Title: The effects of cognitive remediation on functional outcomes among people with schizophrenia: a randomised controlled study
year: 2013
Journal: Aust N Z J Psychiatry
Volume: 47
Issue: 11
Pages: 1068-80
Epubdate: 21/06/2013
date: Nov
Alternate Journal: The Australian and New Zealand journal of psychiatry
ISSN: 01/04/8674
DOI: 10.1177/0004867413493521
Accession Number: 23785044
Abstract: OBJECTIVE: Cognitive remediation is an intervention to overcome cognitive deficits through drills and use of strategies. Previous studies have reported positive effects for cognitive remediation on neurocognition, but researchers' allegiance effects are not always adequately controlled. Furthermore, its efficacy amongst the Asian population has not been established. Hence, this study aimed to determine if cognitive remediation would have positive effects on neurocognition and functioning within an English-speaking Asian population, when compared against the effects of a credible and balanced control provided by therapists blinded to the study hypothesis. METHOD: A total of 70 participants with schizophrenia who attended vocational training or day rehabilitation programmes were randomised to receive a 60-hour programme of either cognitive remediation or physical exercise. Neurocognition and functional outcomes were measured at baseline, upon completion of treatment, 6 months after treatment and 1 year after treatment. RESULTS: Participants who received cognitive remediation had significantly greater improvement in all neurocognitive domains. Furthermore, the cognitive remediation group achieved greater attainment of vocational or independent living skills and better functional outcomes at post-intervention and at the end of the 1-year follow-up. CONCLUSIONS: When compared against a credible intervention such as physical exercise, cognitive remediation was able to show significant positive effects on both neurocognition and functional outcomes among the Asian population of schizophrenia patients.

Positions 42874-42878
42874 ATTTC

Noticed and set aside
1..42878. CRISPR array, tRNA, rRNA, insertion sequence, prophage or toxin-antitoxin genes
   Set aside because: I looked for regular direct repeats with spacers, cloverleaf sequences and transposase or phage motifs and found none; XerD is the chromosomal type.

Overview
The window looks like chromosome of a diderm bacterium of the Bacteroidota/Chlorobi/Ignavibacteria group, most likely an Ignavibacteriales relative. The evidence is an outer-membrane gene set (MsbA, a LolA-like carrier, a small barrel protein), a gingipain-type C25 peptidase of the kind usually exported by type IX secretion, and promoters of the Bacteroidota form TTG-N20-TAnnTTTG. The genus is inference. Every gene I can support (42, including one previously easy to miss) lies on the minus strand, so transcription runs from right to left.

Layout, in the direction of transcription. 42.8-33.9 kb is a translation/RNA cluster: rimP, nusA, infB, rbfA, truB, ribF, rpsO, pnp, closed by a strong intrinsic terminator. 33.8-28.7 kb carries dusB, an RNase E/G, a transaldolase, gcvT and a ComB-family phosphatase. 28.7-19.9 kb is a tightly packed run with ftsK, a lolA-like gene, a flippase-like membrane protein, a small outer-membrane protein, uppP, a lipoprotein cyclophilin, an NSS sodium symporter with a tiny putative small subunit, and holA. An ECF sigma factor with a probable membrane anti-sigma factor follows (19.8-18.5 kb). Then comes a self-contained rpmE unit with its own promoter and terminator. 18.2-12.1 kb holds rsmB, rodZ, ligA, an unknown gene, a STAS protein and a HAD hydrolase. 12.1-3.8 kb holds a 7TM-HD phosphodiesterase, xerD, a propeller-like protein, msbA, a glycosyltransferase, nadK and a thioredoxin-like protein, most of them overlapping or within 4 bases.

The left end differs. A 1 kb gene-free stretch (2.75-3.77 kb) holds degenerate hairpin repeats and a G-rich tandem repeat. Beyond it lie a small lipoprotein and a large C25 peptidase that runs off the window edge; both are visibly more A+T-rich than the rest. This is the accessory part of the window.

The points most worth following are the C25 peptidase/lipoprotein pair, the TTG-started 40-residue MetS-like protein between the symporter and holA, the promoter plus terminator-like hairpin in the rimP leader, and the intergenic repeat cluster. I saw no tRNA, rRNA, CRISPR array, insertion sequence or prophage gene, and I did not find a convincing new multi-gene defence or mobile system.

Notes: 1440-1614
Tan, Bhing-Leet
King, Robert
Journal Article
Randomized Controlled Trial
Research Support, Non-U.S. Gov't
England
Aust N Z J Psychiatry. 2013 Nov
47(11):1068-80. doi: 10.1177/0004867413493521. Epub 2013 Jun 19.
URI: https://open-access.imh.com.sg/handle/123456789/4675
Authors Address: 1Occupational Therapy Department, Institute of Mental Health, Singapore.
Database Provider: NLM
language: eng
Appears in Collections:2013




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